Donnelly is the director of community relations at Champlain Housing Trust.
Great article [“Unfair Market?” September 2]. My girlfriend’s parents bought her a condo in 1998 because she was trying to find an apartment — cash in hand. They would always be rented by the time she got there. Back then they only paid $60K for a condo that is now worth $175K. I can’t believe that in Providence, R.I., we only had to pay $450 per month with utilities included for a two-bedroom apartment just up the street from Brown. Granted, it was 1997, but as a 19-year-old college student, I could still get $10 per hour for work. What do working college students make per hour now? $12?
My husband and I recently relocated our family to Vermont from New York, where we ran two bistros in the heart of Brooklyn. In early July, we purchased the former Roland’s Place in New Haven, excited for the myriad opportunities a new community offers. After a month of extensive renovations to update the Victorian farmhouse, we enthusiastically opened Tourterelle’s doors the last week of August, surrounded by new friends, colleagues and community members.
The first week of operation for any business has its challenges. With an entirely new staff and menu, there will always be room for improvement. Night after night, we greet our guests after their meal, genuinely interested in hearing their feedback. We welcome constructive criticism, as it is essential in enhancing the dining experience for all of our patrons. We believe our cuisine, service and ambiance combine to create a truly special place, which we hope will become an integrated establishment in the heart of our community for years to come.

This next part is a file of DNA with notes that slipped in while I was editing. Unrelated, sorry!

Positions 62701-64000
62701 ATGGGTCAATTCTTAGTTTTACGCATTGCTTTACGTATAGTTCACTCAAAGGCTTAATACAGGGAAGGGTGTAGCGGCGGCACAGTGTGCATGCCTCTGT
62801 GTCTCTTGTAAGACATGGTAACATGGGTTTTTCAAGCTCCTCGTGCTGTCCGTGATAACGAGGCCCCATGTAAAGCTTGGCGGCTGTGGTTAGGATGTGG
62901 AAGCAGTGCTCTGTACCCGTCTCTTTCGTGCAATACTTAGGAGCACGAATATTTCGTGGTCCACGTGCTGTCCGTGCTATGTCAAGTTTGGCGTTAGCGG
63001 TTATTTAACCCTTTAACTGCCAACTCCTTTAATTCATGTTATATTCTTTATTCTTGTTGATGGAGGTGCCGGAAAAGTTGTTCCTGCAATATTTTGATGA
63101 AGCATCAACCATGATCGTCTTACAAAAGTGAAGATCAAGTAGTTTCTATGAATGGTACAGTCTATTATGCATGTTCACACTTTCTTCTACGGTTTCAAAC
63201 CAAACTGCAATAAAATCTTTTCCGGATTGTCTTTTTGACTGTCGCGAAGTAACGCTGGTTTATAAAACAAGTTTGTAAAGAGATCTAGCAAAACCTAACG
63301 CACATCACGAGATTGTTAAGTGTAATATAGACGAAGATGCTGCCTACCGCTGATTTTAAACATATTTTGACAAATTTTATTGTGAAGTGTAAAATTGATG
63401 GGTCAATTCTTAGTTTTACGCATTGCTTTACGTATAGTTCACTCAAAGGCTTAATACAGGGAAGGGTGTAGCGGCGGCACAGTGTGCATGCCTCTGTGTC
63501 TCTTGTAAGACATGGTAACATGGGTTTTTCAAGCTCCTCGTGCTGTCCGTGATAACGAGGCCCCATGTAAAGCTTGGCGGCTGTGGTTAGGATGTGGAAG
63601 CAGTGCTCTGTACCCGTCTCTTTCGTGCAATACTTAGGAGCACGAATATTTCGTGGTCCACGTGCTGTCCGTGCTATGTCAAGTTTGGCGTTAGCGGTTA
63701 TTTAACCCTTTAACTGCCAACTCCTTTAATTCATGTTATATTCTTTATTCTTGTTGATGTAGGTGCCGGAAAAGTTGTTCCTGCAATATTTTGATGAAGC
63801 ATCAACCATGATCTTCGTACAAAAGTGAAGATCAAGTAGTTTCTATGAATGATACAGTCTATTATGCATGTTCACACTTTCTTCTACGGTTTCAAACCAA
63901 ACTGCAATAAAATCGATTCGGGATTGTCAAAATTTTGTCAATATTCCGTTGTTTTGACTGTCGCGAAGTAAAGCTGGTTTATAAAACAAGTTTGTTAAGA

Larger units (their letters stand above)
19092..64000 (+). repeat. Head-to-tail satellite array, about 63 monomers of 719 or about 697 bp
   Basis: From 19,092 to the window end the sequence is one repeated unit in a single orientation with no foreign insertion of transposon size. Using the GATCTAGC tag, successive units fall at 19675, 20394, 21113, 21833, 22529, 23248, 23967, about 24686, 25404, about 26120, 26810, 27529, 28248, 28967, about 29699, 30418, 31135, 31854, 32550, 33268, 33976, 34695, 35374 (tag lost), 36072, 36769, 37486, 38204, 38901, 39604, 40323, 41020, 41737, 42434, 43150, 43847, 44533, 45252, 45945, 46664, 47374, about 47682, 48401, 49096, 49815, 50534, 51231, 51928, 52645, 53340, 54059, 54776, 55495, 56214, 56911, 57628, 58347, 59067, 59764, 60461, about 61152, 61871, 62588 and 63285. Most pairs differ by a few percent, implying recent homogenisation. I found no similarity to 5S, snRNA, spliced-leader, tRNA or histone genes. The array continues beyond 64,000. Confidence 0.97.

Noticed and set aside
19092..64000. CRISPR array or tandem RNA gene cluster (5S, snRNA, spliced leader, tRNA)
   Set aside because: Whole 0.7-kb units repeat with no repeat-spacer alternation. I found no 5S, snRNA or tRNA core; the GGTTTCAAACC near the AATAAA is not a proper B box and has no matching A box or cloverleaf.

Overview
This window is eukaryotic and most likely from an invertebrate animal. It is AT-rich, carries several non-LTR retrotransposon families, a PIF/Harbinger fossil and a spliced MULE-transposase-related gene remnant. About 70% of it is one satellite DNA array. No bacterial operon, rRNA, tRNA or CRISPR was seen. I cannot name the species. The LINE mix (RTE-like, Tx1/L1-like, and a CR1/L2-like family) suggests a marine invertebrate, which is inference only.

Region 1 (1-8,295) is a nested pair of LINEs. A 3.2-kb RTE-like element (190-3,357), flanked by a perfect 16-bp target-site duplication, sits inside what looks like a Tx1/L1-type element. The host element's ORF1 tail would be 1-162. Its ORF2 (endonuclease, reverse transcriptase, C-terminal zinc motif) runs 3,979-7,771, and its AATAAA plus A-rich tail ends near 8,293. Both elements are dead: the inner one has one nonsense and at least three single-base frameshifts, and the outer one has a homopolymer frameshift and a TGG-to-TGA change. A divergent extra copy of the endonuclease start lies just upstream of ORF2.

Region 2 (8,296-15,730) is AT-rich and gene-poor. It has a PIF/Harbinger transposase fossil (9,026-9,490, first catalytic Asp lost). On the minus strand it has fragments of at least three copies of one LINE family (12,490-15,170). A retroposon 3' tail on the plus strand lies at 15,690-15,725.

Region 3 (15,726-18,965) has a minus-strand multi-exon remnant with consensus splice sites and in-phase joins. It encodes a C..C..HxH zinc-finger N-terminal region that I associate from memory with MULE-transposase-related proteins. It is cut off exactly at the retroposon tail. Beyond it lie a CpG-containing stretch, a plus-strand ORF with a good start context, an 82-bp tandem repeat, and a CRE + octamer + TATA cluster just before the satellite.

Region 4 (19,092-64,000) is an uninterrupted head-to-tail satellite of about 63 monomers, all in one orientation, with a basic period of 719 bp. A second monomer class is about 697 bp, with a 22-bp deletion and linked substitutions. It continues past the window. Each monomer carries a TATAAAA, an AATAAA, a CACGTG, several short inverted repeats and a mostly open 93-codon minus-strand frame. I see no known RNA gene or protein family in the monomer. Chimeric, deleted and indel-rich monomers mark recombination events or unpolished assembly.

When we read Suzanne Podhaizer’s recent review [“Taste Test,” September 16], we were quite shocked by her level of harsh criticism. We are passionate about providing quality dishes and a comfortable atmosphere. Customer satisfaction is our number-one priority. We cannot, however, address customers’ concerns if they are not brought to our attention. If a mistake occurs with an order (which inevitably occurs in any restaurant during its first weeks of operation), we will happily amend the situation.
We want everyone to enjoy themselves, leave with a smile and look forward to their next visit. We welcome suggestions on how to improve, yet the focus of Suzanne’s article emphasized superficial issues. Although a squeaky hinge is certainly a nuisance during a meal, it is something that can quickly be eliminated (and since has been). Had Suzanne visited a few weeks later, this hinge would not have been an issue. We realize the newspaper industry is extremely time sensitive, and journalists are pressured to “get the story” before others in the business. Is an extremely negative review within the first weeks of service (merely in an effort to beat Seven Days’ competitor to the story) really necessary or fair, given the potential it has to devastate the business our restaurant receives? We think not.
We also were upset with Suzanne’s conclusion that our restaurant is “good” for a burger, but not best suited for a special occasion. Situated in the countryside of Vermont, we want our customer base to be broad, including the farmers with whom we partner and international visitors to the area alike. We do not want to exclude anyone from our restaurant, especially in these challenging economic times. We therefore designed our menu, with extensive options at a variety of prices, to make everyone in our community feel at home. For some, a gourmet burger constitutes a special occasion, and we want to be sensitive to that fact.
As we settle into our restaurant, we look forward to expanding our menu to include more innovative cuisine to expand the culinary horizons of our guests. At the moment, however, we want everyone to expect quality cuisine and service, as well as a positive overall dining experience, with every visit to our establishment. We look forward to welcoming Seven Days’ readers into our home for many memorable evenings of French country cuisine with a Vermont twist.
Christine & William Snell
The Snells own and operate Tourterelle Restaurant & Inn.
(Editor’s Note: Food editor Suzanne Podhaizer dined three times at Tourterelle before writing her review. By the third meal, Tourterelle had been open just shy of two weeks.)